These are the hands-down most important tech products of the year in each major gadget category. They will change the industry and your life--if they haven't already.
The WinnersCNET 100: The winners We chose the most important tech products of the year in each major gadget category. These winners are the true game-changers of 2011.
The iPhone 4S is the ultimate comeback kid. Despite showing up four months later than expected and in the wake of endless iPhone 5 rumors, the iPhone 4S continues to outsell any other phone in the United States. We love this phone--especially its blazing A5 processor and point-and-shoot-killing camera--and the iPhone 4S' voice-activated digital assistant, Siri, is a breakout cultural phenomenon.
The WinnersRemember the original Motorola Razr? If you were born before the turn of the millennium, there's no way you could forget it. In a feat of marketing brilliance, Motorola revived the Razr this year in a completely new--but equally satisfying--design. The Motorola Droid Razr combines the winning Google Android operating system with a broad-screened, razor-thin (yes, we said it) design that has us over the moon. Plus, the back of the phone is make of Kevlar. Kevlar!
The Winners Until Android 4.0 Ice Cream Sandwich arrived on the scene, Google's ubiquitous smartphone interface suffered from a fractured, scatterbrained implementation across many devices from many manufacturers. With ICS, Google wants to unify the smartphone and tablet form factors, so that Android looks like Android on any screen size. ICS has yet to appear on many devices, but when it does, we'll be thrilled. For now, know that ICS includes such novelties as the capability to unlock by looking at your face. (Get a full Ice Cream Sandwich walkthrough in this slideshow.)
The WinnersYou could argue that the iPad 2 is little more than an original iPad updated to fix glaring omissions. But no one can deny that this version--thinner, faster, and with two cameras--rules the tablet kingdom. With 80 percent market share at last count, the iPad 2 managed to ward off every major tablet competitor in 2011, and sets the gold standard for the entire tablet category. With rumors of an imminent iPad 3 and the Kindle Fire nipping at its heels, though, this tablet is likely enjoying the last months of its tenure on top.
The Winners"Underdog" doesn't typically describe Amazon products. But the well-reviewed Kindle Fire isn't a typical device. This Android-based tablet enters a market dominated by the iPad 2, but comes from behind with a not-so-secret weapon: an astoundingly low $199 price point. Possibly losing money on each tablet, Amazon is banking on its ecosystem of music and media to squeeze profits out of the lightweight tablet. We think the strategy just might work.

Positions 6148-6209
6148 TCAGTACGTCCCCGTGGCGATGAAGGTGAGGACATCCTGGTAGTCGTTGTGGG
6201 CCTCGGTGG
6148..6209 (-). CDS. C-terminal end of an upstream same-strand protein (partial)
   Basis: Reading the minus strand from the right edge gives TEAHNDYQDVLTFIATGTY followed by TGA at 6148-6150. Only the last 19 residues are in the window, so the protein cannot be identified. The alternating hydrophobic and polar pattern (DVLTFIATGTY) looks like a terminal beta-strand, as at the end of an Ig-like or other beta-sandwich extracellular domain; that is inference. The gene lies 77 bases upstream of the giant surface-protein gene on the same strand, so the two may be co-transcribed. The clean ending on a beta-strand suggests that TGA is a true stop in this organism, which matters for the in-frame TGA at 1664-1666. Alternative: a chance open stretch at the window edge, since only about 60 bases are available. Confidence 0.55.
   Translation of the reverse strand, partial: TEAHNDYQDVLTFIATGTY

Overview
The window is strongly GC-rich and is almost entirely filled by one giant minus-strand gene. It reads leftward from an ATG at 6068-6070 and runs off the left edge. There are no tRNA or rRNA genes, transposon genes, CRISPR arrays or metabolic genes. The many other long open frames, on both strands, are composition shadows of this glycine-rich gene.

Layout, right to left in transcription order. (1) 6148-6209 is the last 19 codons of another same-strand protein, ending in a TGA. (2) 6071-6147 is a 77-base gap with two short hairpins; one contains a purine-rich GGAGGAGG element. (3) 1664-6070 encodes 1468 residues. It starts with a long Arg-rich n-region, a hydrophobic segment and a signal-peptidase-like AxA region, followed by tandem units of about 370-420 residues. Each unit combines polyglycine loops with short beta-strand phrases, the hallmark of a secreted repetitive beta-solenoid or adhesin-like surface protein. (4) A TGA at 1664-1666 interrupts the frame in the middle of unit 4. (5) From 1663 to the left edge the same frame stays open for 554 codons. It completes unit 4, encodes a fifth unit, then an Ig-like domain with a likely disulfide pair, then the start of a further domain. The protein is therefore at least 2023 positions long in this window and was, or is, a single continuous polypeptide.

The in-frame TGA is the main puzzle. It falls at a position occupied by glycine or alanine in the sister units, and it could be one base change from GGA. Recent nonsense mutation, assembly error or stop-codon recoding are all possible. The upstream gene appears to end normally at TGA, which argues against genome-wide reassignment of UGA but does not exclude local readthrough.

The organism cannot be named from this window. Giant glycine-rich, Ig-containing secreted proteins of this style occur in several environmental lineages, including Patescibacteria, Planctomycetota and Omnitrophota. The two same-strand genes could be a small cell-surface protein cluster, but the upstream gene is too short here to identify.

The WinnersWe debated whether to include yet another Kindle in this coveted list of winners. But here's the thing about the ad-supported $79 Kindle: black-and-white though this entry-level e-reader may be, the Kindle wins by dint of its rock-bottom price and the fact that its subtle ads--mostly in the form of Amazon deals--are so targeted they're actually useful in and of themselves. Yep. There, we said it: we actually like these ads.
The Winners The second generation of Apple's MacBook Air fixes many of our gripes about the ambitious original MacBook Air, adding more USB ports, an SD card slot, and a more powerful processor. Now, the Air stands to define an entire generation of so-called ultrabooks. These superthin laptops have no hard drive, start up instantly, and--short of a touch screen--do much of what a tablet can't thanks to their built-in keyboard. It turns out, the world still needs keyboards.
The WinnersUnless you live on Mars, you've seen ads for the little, purple Roku LT box this holiday season. From looking at the Roku, you'd never guess this tiny device--not much bigger than two iPhones stacked together--is one of CNET's very favorite things. It costs a mere $49 and will change the way you watch TV (unless you're one of the few who already own a streaming television). The Roku LT (and its more expensive brethren) streams Netflix, Hulu, and many other channels of Internet video through a blindingly simple interface.
The WinnersYep. That's right. It's a thermostat. But if there's ever going to be a thermostat for the ages, the Nest Learning Thermostat--just released this fall and already selling out--will be it. This connected hockey puck of a thermostat looks beautiful and lets you program by simply turning the body of the device, or by operating it from your smartphone. A motion sensor lets the thermostat "see" when people are usually in a room, and its artificial intelligence improves home efficiency automatically. Wow.
Siri delights many, frustrates some, and has had her share of public relations crises. Still, these popular voice-controlled interfaces put speech technology in the forefront and set the tone for years of voice innovation.